“Two years ago, the Supreme Court saved the ACA by declaring its penalty to be a tax. It thereby doomed the ACA as an unconstitutional violation of the origination clause" are the final two sentences of George Will’s recent column (www.newsmax.com/GeorgeWill/tax-obamacare-origination-appeals/2014/05/05/id/569451/
). Mr. Will’s bottom line has apparently struck a nerve with ardent supporters of the Accordable Care Act (“ACA”).
The origination clause will be front and center in the U.S. Court of Appeals for the D.C. Circuit on Thursday, May 8. The three-judge panel of the D.C. Circuit who will hear the Origination Clause appeal in Sissel v. HHS includes one Clinton appointee and two new judges who owe their Senate confirmation to Senator Harry Reid’s recent “nuclear option,” through which Senator Reid jettisoned 200 years of Senate tradition — some have suggested precisely so President Obama could “pack the court” to ensure the judicial survivability of his signature legislative accomplishment.
George Will is now under attack. One Obamacare supporter posted a Media Matters blog titled, “George Will Discovers ‘Obamacare's Doom’ in Routine Senate Procedure.”
The Media Matters blogger argues that, “Republicans certainly could have objected to the Democrats' decision to amend the tax modification bill that originated in the House. The House can object to apparent violations of the Origination Clause by sending the offending bill back to the Senate with a ‘blue slip’ indicating the problem. In the case of the ACA, the House never objected to the Senate's amendment.” The same blogger concludes that the United States Senate can amend any House bill that raises revenue, and in its place “substitute a different bill on a different subject.”
This so-called Senate “amendment” procedure is known in the vernacular as “gut and replace.” As applied to the Obamacare, George Will has accurately identified it as an unconstitutional “shell game.”
In George Will’s defense, at least three counterpoints are in order.
First, there was nothing “routine” about the way Senator Harry Reid introduced what he was still calling the “Senate Health Care Bill” a month after what FactCheck.org calls “one of the largest tax increases in American history, estimated to raise $675 billion in revenue” had been recast as an amendment to a non-germane six-page House Bill, “Service Members Home Ownership Tax Act of 2009.”
The stated purpose of the original House bill was to provide a “first-time homebuyers credit in the case of members of the Armed Forces” — not for raising revenue.
According to FactCheck.org, “There’s no question that the package of taxes and other revenue-raisers that the law contains constitute a large increase. The most recent estimate from the nonpartisan Joint Committee on Taxation puts the total for more than a dozen different tax increases and other ‘revenue-related provisions’ at $675 billion between now and 2022” (www.factcheck.org/2012/07/biggest-tax-increase-in-history/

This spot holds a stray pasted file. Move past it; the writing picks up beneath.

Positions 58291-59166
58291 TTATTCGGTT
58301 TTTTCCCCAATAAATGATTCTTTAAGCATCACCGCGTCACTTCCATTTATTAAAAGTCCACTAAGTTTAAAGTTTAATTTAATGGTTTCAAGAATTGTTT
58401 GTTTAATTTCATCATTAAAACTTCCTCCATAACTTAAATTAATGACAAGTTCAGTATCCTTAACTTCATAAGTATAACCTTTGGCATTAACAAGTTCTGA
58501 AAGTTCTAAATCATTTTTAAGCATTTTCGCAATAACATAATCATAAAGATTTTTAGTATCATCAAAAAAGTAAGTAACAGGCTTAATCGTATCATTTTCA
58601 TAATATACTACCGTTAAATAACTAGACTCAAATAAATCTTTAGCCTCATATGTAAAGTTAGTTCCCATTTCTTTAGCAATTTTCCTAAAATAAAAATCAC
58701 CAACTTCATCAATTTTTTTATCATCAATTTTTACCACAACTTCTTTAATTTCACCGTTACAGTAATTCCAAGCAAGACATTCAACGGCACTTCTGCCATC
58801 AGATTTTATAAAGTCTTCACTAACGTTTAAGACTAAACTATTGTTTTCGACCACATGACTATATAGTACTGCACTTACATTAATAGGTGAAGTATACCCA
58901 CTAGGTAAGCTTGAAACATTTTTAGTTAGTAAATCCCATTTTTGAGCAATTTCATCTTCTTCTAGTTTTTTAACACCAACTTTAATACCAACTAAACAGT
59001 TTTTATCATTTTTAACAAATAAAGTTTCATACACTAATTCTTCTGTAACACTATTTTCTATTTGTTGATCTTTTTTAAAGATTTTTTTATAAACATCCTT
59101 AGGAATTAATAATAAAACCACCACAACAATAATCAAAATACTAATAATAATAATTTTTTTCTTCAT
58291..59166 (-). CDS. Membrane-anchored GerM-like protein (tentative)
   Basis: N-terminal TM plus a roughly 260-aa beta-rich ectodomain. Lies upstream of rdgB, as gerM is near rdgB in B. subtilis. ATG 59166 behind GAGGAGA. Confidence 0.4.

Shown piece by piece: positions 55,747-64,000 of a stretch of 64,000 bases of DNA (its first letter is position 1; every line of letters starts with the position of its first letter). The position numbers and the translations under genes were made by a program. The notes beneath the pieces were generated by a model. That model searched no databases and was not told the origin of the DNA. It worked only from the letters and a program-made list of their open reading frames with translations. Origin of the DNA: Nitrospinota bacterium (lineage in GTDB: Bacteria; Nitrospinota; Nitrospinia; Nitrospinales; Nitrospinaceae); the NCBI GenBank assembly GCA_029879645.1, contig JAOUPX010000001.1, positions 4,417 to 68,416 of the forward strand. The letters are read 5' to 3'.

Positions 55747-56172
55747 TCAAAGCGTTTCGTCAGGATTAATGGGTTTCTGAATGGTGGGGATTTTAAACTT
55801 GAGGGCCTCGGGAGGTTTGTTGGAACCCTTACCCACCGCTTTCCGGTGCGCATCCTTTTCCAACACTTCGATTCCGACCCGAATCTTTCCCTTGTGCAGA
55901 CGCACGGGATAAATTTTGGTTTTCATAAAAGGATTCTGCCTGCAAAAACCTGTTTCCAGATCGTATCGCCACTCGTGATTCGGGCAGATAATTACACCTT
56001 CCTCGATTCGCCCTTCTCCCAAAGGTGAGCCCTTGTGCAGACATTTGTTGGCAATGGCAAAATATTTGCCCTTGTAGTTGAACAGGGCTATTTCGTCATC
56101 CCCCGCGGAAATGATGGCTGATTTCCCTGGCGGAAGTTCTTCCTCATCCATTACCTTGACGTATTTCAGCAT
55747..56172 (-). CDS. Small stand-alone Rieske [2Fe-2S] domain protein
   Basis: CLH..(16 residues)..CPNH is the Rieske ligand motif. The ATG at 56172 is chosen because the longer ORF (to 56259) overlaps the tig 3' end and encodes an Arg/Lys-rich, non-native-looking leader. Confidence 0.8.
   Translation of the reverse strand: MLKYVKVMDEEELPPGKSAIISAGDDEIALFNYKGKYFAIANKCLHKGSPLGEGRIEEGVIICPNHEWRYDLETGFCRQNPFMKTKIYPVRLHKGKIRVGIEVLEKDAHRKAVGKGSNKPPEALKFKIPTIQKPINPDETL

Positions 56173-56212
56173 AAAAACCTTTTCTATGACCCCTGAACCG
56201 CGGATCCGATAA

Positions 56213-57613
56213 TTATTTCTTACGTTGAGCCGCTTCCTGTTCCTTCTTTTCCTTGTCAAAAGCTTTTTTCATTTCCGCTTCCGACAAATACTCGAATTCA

A legislative “shell game” of this magnitude has never before been tried.
Second, considering who was speaker at the time, it is patently absurd to suggest, as did the Media Matters blogger, that, “Republicans certainly could have objected to the Democrats' decision to amend the tax modification bill that originated in the House. The House can object to apparent violations of the origination clause by sending the offending bill back to the Senate with a ‘blue slip’ indicating the problem. In the case of the ACA, the House never objected to the Senate's amendment.”
Because blue-slipping requires a majority vote of the House of Representatives, Speaker (at the time) Nancy Pelosi would never have allowed a blue slip of the "Senate Health Care Bill" about which she quipped at the time, "We have to pass the bill so that you can find out what is in it.”
Third, according to the Media Matters blogger, Yale Professor Jack Balkan has suggested that, “[The challengers have] to show that the Senate can't amend a House bill that raises revenue and substitute a different bill on a different subject. The Supreme Court's cases, however, say that the Senate can do precisely that.”
As indicated above, the Supreme Court has never addressed an Origination Clause challenge of the likes of Obamacare (see FactCheck.org, quoted above).
Moreover, Professor Balkan’s quoted analysis of “Supreme Court cases” ends with the Court’s 1914 decision in Rainey v. United States, ignoring the Court’s most recent opinion on the Origination Clause, United States v. Munoz-Florez (1990), in which Justice Thurgood Marshall, citing Federalist 58, wrote:
“Provisions for the separation of powers within the Legislative Branch are thus not different in kind from provisions concerning relations between the branches; both sets of provisions safeguard liberty . . . A law passed in violation of the Origination Clause would thus be no more immune from judicial scrutiny because it was passed by both Houses and signed by the president than would be a law passed in violation of the First Amendment.”
Joseph E. Schmitz served as inspector general of the Dept. of Defense from 2002-2005 and is CEO of Joseph E. Schmitz, PLLC. Read more reports from Joseph E. Schmitz — Click Here Now.
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